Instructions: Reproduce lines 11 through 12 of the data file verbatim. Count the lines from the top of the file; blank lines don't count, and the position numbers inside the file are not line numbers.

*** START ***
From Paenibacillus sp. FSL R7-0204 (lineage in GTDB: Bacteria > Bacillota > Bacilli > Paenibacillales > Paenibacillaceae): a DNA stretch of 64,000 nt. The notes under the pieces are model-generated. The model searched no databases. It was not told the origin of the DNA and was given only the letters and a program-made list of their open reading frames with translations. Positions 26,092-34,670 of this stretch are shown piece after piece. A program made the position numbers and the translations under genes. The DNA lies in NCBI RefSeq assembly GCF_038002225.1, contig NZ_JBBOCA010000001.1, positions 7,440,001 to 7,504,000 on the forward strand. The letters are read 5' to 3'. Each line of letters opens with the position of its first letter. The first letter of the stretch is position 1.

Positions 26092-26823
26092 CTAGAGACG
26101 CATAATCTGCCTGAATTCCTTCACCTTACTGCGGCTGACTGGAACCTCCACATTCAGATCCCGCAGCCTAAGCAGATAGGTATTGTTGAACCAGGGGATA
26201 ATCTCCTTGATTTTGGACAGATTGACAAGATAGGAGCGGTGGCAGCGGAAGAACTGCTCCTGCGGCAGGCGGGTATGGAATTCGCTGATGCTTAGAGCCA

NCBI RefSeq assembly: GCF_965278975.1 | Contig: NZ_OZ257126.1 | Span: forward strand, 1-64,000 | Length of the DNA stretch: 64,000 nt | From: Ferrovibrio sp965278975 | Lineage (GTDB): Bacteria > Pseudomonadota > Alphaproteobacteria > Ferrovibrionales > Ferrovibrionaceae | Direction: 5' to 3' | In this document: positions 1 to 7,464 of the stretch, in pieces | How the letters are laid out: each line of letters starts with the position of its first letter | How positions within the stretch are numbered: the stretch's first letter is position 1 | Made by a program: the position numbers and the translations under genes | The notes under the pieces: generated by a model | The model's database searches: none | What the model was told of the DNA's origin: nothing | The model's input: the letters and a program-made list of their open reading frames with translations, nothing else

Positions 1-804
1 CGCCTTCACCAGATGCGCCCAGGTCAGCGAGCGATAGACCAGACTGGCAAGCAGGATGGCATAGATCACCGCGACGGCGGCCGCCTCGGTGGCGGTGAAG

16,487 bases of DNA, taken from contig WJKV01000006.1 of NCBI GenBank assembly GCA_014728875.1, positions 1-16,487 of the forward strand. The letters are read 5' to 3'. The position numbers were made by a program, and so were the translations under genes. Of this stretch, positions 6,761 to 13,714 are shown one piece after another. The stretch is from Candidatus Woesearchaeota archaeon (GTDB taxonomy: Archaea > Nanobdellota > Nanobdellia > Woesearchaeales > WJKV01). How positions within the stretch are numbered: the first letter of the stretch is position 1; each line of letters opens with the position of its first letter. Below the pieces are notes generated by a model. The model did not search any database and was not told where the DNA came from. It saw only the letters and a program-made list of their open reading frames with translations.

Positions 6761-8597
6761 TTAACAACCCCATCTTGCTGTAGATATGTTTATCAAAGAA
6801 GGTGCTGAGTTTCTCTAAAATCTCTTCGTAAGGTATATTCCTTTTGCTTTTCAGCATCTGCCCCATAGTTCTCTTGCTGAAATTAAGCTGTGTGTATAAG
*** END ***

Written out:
6761 TTAACAACCCCATCTTGCTGTAGATATGTTTATCAAAGAA
6801 GGTGCTGAGTTTCTCTAAAATCTCTTCGTAAGGTATATTCCTTTTGCTTTTCAGCATCTGCCCCATAGTTCTCTTGCTGAAATTAAGCTGTGTGTATAAG